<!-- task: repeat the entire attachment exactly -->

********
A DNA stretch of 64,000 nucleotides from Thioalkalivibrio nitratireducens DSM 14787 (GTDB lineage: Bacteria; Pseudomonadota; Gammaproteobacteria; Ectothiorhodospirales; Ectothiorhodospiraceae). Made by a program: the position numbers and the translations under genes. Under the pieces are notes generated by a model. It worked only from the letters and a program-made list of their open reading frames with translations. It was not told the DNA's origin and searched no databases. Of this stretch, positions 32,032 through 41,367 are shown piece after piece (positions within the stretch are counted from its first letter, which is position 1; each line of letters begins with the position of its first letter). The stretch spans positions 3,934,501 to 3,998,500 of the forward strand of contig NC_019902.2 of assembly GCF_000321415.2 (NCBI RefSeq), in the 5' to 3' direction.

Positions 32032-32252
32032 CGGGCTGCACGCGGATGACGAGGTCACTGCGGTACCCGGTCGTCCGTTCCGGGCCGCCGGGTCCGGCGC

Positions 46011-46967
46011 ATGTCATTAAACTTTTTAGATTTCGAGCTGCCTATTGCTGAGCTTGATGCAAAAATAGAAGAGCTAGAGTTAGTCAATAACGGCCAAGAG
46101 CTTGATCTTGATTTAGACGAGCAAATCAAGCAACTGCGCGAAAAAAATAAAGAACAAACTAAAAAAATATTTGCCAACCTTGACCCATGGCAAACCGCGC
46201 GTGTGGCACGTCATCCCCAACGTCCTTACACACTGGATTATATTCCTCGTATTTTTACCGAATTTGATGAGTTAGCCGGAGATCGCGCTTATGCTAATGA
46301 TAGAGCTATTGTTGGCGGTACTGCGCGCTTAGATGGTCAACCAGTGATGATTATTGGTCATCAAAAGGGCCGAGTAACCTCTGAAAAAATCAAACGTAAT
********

A DNA stretch of 64,000 nucleotides from Thioalkalivibrio nitratireducens DSM 14787 (GTDB lineage: Bacteria; Pseudomonadota; Gammaproteobacteria; Ectothiorhodospirales; Ectothiorhodospiraceae). Made by a program: the position numbers and the translations under genes. Under the pieces are notes generated by a model. It worked only from the letters and a program-made list of their open reading frames with translations. It was not told the DNA's origin and searched no databases. Of this stretch, positions 32,032 through 41,367 are shown piece after piece (positions within the stretch are counted from its first letter, which is position 1; each line of letters begins with the position of its first letter). The stretch spans positions 3,934,501 to 3,998,500 of the forward strand of contig NC_019902.2 of assembly GCF_000321415.2 (NCBI RefSeq), in the 5' to 3' direction.

Positions 32032-32252
32032 CGGGCTGCACGCGGATGACGAGGTCACTGCGGTACCCGGTCGTCCGTTCCGGGCCGCCGGGTCCGGCGC

Positions 46011-46967
46011 ATGTCATTAAACTTTTTAGATTTCGAGCTGCCTATTGCTGAGCTTGATGCAAAAATAGAAGAGCTAGAGTTAGTCAATAACGGCCAAGAG
46101 CTTGATCTTGATTTAGACGAGCAAATCAAGCAACTGCGCGAAAAAAATAAAGAACAAACTAAAAAAATATTTGCCAACCTTGACCCATGGCAAACCGCGC
46201 GTGTGGCACGTCATCCCCAACGTCCTTACACACTGGATTATATTCCTCGTATTTTTACCGAATTTGATGAGTTAGCCGGAGATCGCGCTTATGCTAATGA
46301 TAGAGCTATTGTTGGCGGTACTGCGCGCTTAGATGGTCAACCAGTGATGATTATTGGTCATCAAAAGGGCCGAGTAACCTCTGAAAAAATCAAACGTAAT